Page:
■ STATE ATTORNEY Shai Nitzan is on an anti-corruption crusade and at the annual Israel Bar Association conference in Eilat this week, lashed out at those who seek to defend the reputation of former prime minister Ehud Olmert, who has been convicted on a string of corruption charges. It is untenable that anyone convicted of taking bribes should be a celebrity, declared Nitzan, who wants to take even harsher measures against public servants convicted of corruption than did Judge David Rozen, who passed sentence on Ehud Olmert.
Nitzan wants to apply a high public and social price tag to people convicted of severe corruption crimes, in addition to any sentence meted out by the court. Only when such people are ostracized will there be a proper deterrent against corruption, he posited.
■ THOUGH PRIMARILY known to the general public as the chairman of the Dan Hotels chain, Michael Federmann is also chairman of the board of Elbit Systems, which produces defense electronics. It is in the latter capacity that Federmann has been honored by Her Majesty Queen Elizabeth II, who has appointed him an Honorary Commander of the British Empire (CBE), in recognition of the key role he has played in promoting business cooperation between the UK and Israel.
Federmann said in response to the Buckingham Palace announcement that he felt privileged to have been given the opportunity to contribute to the safety and security of Great Britain, and expressed confidence that business ties between Israel and the UK would continue to flourish – and thereby support and strengthen the friendship between the two nations. British Ambassador Matthew Gould was delighted for Federmann, and credited him with contributing a great deal to the prosperity of both countries, including the creation of hundreds of jobs in the UK.
Federmann is actually a somewhat global creature. Among his many public roles are those of honorary consul of the Ivory Coast, and president of the Israeli-German Chamber of Commerce.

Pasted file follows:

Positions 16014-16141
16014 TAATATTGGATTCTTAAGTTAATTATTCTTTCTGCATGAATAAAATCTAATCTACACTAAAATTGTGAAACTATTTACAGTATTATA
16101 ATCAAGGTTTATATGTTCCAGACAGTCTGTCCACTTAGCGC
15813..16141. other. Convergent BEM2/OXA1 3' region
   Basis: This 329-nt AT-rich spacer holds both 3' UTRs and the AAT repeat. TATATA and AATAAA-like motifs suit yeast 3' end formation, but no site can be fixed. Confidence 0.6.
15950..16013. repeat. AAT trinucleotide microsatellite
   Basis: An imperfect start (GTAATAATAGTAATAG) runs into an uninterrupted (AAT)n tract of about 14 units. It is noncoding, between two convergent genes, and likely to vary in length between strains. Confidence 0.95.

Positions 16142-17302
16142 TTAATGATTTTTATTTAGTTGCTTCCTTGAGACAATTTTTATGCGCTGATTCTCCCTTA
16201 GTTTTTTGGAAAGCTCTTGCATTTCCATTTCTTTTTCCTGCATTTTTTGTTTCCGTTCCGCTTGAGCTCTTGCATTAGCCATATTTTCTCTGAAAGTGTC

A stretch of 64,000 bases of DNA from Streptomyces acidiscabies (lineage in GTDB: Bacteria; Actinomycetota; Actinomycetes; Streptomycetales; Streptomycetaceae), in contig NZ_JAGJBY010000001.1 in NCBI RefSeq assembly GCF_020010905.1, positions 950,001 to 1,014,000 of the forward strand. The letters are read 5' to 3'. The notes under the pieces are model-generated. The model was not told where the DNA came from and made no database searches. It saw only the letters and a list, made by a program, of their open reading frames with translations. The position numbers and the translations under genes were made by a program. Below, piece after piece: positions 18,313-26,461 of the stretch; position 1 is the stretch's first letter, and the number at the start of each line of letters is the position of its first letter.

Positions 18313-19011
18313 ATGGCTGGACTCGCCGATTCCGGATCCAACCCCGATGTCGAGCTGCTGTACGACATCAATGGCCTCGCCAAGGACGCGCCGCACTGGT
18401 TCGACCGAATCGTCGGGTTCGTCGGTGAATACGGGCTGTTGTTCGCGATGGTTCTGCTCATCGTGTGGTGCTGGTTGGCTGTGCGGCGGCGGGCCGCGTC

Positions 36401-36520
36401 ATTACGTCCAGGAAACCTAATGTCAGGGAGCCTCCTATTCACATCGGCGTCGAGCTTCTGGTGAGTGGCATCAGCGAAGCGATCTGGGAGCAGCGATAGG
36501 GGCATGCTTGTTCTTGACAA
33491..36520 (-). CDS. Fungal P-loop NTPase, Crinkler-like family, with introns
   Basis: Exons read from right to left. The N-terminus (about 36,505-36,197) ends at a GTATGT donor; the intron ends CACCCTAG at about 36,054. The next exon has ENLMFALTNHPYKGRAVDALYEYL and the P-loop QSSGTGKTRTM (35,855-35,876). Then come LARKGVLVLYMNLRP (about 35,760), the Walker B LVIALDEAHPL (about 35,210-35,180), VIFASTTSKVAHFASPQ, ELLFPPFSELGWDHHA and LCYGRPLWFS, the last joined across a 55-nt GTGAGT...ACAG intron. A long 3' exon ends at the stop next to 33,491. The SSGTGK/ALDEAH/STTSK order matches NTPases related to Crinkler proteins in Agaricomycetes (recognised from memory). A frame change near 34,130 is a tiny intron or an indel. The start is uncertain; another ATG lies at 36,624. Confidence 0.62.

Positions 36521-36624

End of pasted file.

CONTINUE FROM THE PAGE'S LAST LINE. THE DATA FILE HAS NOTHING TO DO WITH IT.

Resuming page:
■ IT’S NOT often that anyone receives two honorary doctorates in the span of a week, which makes actor, singer, artist and Jordan River Village head Chaim Topol an exception to the rule. Topol last week received an honorary doctorate from Bar-Ilan University, and another this week from the University of Haifa.
■ TRIVIA QUESTION: Aside from the fact that they’re Sabras, what do Topol and presidential hopeful Rivlin have in common? Both were born on September 9 – Topol in 1935, and Rivlin in 1939.
■ IN THE midst of intensive preparations for the arrival of the pope, Peres – who sent the pope a message of welcome via the cockpit of the plane in which the pope was traveling – nonetheless found time to meet with old friends and admirers, singer Carla Bruni and her husband, former (and possibly future) French president Nicolas Sarkozy, who landed in Israel on Saturday.
Peres had initially promised to attend Bruni’s concert in Tel Aviv on Sunday, but had to cancel due to the papal visit. Instead, he invited Bruni and Sarkozy to dine with him at the President’s Residence in Jerusalem on Saturday night, where they were joined by Yona Bartal, the president’s deputy bureau chief, who has previously met the couple both in Israel and in France.
Sarkozy embraced Peres in a bear hug, and told him he loves coming to Israel because he feels so at home here.
The French celebrities said they were pleased to be back in Israel, and were happy to be able to freely roam around like regular tourists – instead of being fettered by security considerations and pomp and ceremony. Both said they wanted to come back for a vacation that would include Tel Aviv, the Dead Sea and Eilat; Bruni was also keen to visit the Galilee wineries.